• The EAW is based on mutual trust that requires each of the EU Member States, save in exceptional circumstances, to consider all the other Member States to be in complyiance with EU law and particularly with the fundamental rights recognised by EU law;
  • Based on the principle of mutual recognition, the EU system of surrender replaces the conventional multilateral system of extradition;
  • The FD EAW seeks to facilitate and accelerate judicial cooperation by contributing to the attainment of the Union’s objective of becoming an area of freedom, security and justice;
  • The FD EAW pursues the policy that the crime committed does not go unpunished;
  • Refusal to execute a EAW is only possible on the grounds for non-execution exhaustively listed in the FD EAW (Arts. 3-5); accordingly, execution of the EAW is the rule, whereas refusal is the exception.

Although the CJEU decided that failure to comply with the formal requirements of Art. 8(1) FD EAW can result in the executing authority not giving effect to a EAW (cf. Case C-241/15, Bob-Dogi, eucrim 2/2016, p. 80), the CJEU observes that it must be examined to what extent failure to indicate an additional sentence in a EAW affects the exercise of jurisdiction that the executing authority derives from Arts. 3-5 FD EAW.

The CJEU put forth that the purpose of Art. 8(1)(f) is to give information, so that the executing authority can decide whether it has to refuse the EAW because the thresholds of Art. 2(1) FD EAW for the execution of a custodial sentence (min. four months) have not been ascertained. In the present case, this threshold was unproblematic (the main sentence against IK was three years’ imprisonment). Hence, the executing authority could do nothing but grant the surrender.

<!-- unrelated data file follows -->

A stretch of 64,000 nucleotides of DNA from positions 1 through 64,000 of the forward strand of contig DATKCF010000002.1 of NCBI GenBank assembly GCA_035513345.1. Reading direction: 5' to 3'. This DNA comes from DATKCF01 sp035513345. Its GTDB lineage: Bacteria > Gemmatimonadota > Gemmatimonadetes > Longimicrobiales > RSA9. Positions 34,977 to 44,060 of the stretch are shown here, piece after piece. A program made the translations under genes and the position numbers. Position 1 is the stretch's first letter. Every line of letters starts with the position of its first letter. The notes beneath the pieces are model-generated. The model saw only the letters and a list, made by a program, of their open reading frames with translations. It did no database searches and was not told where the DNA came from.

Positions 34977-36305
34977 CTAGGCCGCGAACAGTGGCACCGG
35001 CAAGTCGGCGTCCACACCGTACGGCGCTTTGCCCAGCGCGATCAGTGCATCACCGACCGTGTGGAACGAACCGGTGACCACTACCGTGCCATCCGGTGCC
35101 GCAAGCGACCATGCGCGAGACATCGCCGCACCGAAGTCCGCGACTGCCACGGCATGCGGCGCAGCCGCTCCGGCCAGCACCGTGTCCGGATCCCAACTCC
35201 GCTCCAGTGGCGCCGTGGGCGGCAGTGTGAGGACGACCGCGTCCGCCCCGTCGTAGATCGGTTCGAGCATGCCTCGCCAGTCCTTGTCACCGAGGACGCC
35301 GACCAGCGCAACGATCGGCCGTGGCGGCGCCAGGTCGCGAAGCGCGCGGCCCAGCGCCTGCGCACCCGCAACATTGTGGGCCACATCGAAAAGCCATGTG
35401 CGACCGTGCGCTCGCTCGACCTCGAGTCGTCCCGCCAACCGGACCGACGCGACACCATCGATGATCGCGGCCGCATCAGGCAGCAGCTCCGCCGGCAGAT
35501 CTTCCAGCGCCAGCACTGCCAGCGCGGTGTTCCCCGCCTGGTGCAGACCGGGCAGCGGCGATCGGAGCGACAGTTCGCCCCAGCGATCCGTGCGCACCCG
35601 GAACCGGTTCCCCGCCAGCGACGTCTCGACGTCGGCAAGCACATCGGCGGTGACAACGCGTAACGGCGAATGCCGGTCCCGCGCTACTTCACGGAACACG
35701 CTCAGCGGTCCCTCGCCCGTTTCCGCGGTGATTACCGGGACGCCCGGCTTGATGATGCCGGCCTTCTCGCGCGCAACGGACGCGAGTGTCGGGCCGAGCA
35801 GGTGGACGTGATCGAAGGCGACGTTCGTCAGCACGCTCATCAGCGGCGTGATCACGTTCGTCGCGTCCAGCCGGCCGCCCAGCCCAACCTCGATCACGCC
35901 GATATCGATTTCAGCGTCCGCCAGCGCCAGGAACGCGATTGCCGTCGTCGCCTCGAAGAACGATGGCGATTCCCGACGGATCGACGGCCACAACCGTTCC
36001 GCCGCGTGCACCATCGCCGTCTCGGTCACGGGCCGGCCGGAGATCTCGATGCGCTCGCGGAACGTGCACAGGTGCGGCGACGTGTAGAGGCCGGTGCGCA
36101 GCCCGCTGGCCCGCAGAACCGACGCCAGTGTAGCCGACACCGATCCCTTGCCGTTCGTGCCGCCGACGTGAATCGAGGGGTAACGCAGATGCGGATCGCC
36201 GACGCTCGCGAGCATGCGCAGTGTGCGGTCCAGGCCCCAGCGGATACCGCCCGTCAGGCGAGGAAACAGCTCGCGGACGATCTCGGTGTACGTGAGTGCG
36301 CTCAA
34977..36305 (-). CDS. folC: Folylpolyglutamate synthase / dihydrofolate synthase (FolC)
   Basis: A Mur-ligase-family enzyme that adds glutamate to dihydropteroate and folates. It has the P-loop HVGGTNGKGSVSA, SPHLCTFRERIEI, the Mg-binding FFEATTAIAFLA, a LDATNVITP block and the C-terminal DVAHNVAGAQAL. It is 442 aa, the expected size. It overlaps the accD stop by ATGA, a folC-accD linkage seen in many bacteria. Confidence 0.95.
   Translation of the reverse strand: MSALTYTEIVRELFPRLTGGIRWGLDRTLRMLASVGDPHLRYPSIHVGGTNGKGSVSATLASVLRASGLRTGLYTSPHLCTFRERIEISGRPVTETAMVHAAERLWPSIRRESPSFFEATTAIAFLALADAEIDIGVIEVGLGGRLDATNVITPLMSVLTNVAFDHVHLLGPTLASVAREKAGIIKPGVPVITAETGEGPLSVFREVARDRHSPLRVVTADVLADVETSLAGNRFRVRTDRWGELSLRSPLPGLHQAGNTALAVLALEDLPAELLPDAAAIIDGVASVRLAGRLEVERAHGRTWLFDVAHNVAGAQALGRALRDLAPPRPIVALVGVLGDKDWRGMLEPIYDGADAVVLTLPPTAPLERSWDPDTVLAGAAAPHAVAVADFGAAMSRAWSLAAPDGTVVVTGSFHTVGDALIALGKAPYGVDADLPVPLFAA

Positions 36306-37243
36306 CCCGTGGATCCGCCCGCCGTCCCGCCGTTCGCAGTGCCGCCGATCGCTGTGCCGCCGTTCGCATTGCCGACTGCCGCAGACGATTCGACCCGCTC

As a result, the CJEU ruled that, in circumstances such as those at issue in the main proceedings, the fact that the European arrest warrant did not indicate the additional sentence cannot affect the execution of that sentence in the issuing Member State following surrender.

Subsequently, the CJEU dealt with several counterarguments and dismissed them. In particular, it reasoned as follows:

  • The rule of speciality, as referred to in Art. 27 FD EAW, does not apply in the present case, because it only concerns offences other than those on which the surrender was based;
  • Failure to indicate the additional sentence does not trigger the reporting mechanism of Art. 15(3) FD EAW; therefore, the executing judicial authority need not be informed of the additional sentence in advance.

Ultimately, the CJEU pointed out that the rights of the person concerned were guaranteed. He can challenge the maintenance of the deprivation of liberty before the Belgian courts.

Put in Focus

After the Bob-Dogi judgment, the CJEU delivered another judgment on the consequences of failure to comply with the formal requirements of an EAW. In essence, it links the requirements of Art. 8 FD EAW with the substantial refusal grounds in Art. 3 et seq. FD. If the failure to comply formally has no effect on the jurisdiction of the executing authority, enabling it to apply one of the listed refusal grounds, the formal failure is negligible. The person concerned is referred to the legal remedies as provided for in the legal order of the issuing state.

The judgement also clarifies the applicability of the rule on speciality (Art. 27 FD EAW) and the scope of the reporting mechanism of Art. 15(3) FD EAW.

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Thomas Wahl

Max Planck Institute for the Study of Crime, Security and Law (MPI CSL)

Public Law Department

Senior Researcher